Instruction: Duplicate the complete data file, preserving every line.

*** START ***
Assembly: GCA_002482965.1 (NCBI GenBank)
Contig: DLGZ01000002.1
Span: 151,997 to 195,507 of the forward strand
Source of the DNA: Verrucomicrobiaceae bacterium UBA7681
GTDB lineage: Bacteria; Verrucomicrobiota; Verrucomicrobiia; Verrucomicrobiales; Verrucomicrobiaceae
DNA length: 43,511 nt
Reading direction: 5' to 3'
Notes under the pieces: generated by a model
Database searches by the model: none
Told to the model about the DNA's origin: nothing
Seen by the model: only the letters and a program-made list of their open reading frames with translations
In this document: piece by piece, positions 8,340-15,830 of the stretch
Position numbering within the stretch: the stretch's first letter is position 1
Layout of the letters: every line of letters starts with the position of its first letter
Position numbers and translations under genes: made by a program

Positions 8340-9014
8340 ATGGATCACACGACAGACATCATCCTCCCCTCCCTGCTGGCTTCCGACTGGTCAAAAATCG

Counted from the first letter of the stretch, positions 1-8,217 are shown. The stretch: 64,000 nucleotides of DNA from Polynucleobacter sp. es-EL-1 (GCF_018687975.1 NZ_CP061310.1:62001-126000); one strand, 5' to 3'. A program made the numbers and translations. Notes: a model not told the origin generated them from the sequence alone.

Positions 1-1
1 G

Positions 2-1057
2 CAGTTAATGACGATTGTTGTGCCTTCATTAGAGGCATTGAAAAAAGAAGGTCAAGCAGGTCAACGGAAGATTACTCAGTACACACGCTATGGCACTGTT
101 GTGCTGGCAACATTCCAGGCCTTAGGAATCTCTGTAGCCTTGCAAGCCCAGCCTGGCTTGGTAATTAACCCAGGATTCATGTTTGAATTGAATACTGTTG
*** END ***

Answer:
Assembly: GCA_002482965.1 (NCBI GenBank)
Contig: DLGZ01000002.1
Span: 151,997 to 195,507 of the forward strand
Source of the DNA: Verrucomicrobiaceae bacterium UBA7681
GTDB lineage: Bacteria; Verrucomicrobiota; Verrucomicrobiia; Verrucomicrobiales; Verrucomicrobiaceae
DNA length: 43,511 nt
Reading direction: 5' to 3'
Notes under the pieces: generated by a model
Database searches by the model: none
Told to the model about the DNA's origin: nothing
Seen by the model: only the letters and a program-made list of their open reading frames with translations
In this document: piece by piece, positions 8,340-15,830 of the stretch
Position numbering within the stretch: the stretch's first letter is position 1
Layout of the letters: every line of letters starts with the position of its first letter
Position numbers and translations under genes: made by a program

Positions 8340-9014
8340 ATGGATCACACGACAGACATCATCCTCCCCTCCCTGCTGGCTTCCGACTGGTCAAAAATCG

Counted from the first letter of the stretch, positions 1-8,217 are shown. The stretch: 64,000 nucleotides of DNA from Polynucleobacter sp. es-EL-1 (GCF_018687975.1 NZ_CP061310.1:62001-126000); one strand, 5' to 3'. A program made the numbers and translations. Notes: a model not told the origin generated them from the sequence alone.

Positions 1-1
1 G

Positions 2-1057
2 CAGTTAATGACGATTGTTGTGCCTTCATTAGAGGCATTGAAAAAAGAAGGTCAAGCAGGTCAACGGAAGATTACTCAGTACACACGCTATGGCACTGTT
101 GTGCTGGCAACATTCCAGGCCTTAGGAATCTCTGTAGCCTTGCAAGCCCAGCCTGGCTTGGTAATTAACCCAGGATTCATGTTTGAATTGAATACTGTTG